Pathophysiology

The effects of air in the venous system on cardiovascular and pulmonary physiology are complex. The basic cardiovascular dysfunction in venous air embolism is obstruction to right ventricular ejection. This affects either the pulmonary artery when a large bolus is implicated, or the pulmonary arterioles when microbubbles are involved. The pathophysiological cascade of venous air embolism is shown in Fig 1

Fig. 1 Pathogenesis of venous air embolism.

Macrobubble pathophysiology causes circulatory standstill, leading to complete cardiorespiratory arrest. The fatal dose of air embolism in adults has not been scientifically established, but estimates from animal studies are of the order of 500 ml.

Microbubbles in the pulmonary circulation cause histopathological changes. The bubbles obstruct blood flow, and subsequently platelets, neutrophils, erythrocytes, fibrin, and fat aggregate on the bubbles and local endothelial cells. Neutrophil-released mediators and platelet activating factor play important roles. Platelet activating factor may contribute to cardiac deterioration from air embolism through its effects on pulmonary arteriolar vascular tone. The superoxide anion, hydrogen peroxide, leukotrienes, and thromboxanes, which are neutrophil derived, are implicated in pulmonary injury.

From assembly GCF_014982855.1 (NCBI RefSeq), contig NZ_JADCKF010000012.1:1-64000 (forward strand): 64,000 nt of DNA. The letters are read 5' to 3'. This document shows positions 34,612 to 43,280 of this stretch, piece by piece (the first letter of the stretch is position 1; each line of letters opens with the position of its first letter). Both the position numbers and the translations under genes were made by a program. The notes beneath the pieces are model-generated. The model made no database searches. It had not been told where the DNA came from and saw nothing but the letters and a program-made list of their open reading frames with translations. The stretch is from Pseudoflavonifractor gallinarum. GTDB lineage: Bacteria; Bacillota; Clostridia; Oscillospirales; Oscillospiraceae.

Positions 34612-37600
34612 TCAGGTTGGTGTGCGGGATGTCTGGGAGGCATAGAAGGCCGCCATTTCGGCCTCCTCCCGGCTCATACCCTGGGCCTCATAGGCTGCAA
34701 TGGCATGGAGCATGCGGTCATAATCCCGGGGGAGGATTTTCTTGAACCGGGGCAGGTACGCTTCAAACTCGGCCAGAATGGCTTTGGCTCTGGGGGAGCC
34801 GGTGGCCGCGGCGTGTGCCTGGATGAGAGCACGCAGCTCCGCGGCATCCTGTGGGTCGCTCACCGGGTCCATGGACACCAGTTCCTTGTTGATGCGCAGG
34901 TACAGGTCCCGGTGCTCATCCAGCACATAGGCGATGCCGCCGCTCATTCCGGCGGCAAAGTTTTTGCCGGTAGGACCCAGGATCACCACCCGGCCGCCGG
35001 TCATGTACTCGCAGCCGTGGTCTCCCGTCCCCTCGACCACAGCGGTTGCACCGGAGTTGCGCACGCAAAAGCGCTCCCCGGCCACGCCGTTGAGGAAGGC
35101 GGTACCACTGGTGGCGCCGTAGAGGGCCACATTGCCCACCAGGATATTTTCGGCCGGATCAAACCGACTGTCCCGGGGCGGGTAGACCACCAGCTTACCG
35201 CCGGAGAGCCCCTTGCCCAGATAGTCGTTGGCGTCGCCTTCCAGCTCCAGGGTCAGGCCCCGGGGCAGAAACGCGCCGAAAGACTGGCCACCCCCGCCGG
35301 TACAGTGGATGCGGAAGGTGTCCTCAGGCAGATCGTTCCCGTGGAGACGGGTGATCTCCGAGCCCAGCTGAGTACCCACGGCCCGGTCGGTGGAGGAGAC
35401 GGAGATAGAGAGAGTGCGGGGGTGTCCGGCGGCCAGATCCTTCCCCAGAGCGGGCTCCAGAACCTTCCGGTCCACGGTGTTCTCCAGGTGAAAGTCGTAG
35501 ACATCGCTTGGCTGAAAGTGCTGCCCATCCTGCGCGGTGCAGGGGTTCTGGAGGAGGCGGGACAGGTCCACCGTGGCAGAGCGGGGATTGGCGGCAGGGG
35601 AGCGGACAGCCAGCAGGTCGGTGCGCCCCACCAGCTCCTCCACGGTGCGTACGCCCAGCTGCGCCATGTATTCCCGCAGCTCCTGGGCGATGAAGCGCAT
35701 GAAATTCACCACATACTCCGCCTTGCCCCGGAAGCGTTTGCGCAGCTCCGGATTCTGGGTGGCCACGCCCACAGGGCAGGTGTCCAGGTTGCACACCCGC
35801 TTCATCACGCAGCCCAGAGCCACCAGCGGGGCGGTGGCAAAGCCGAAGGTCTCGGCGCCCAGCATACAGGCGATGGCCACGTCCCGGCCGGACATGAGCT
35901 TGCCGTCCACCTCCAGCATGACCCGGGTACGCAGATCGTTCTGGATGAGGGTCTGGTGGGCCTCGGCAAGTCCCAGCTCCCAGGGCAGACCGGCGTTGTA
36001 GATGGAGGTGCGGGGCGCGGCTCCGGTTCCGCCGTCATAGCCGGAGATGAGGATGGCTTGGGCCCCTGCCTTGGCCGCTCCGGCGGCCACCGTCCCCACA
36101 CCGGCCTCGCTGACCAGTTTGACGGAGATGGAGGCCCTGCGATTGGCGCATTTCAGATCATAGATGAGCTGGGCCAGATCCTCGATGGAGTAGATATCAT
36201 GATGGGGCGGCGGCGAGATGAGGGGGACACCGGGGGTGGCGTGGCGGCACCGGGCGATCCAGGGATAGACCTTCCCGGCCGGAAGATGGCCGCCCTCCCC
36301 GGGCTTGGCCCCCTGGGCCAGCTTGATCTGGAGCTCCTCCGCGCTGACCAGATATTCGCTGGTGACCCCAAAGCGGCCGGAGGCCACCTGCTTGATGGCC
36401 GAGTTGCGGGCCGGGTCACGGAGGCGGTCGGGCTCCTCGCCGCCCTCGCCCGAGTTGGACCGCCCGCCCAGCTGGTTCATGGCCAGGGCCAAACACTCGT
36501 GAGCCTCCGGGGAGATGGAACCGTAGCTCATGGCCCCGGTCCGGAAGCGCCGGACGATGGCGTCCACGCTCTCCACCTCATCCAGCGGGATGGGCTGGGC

Administration of superoxide dismutase, catalase, and methylprednisolone can negate superoxide anion, hydrogen peroxide, and mediators derived from arachidonic acid and ameliorate the deleterious effects of venous air embolism in dogs.

Disturbances of cardiopulmonary physiology due to venous air embolism confined to the right heart circulation are profound, but the consequences of arterial embolization are even more dramatic. Less than 1 ml of air in a coronary artery may cause a fatal myocardial infarction ( Fig:,,,,?,).

The pathology of arterial gas embolism is not limited to simple intravascular mechanical obstruction. The delayed presentation of the condition is a consequence of a wide range of pathophysiological changes. As with gas in the venous system, local accumulation of fat, fibrin, platelets, and blood cells exacerbates local ischemia and can activate complement and clotting cascades.

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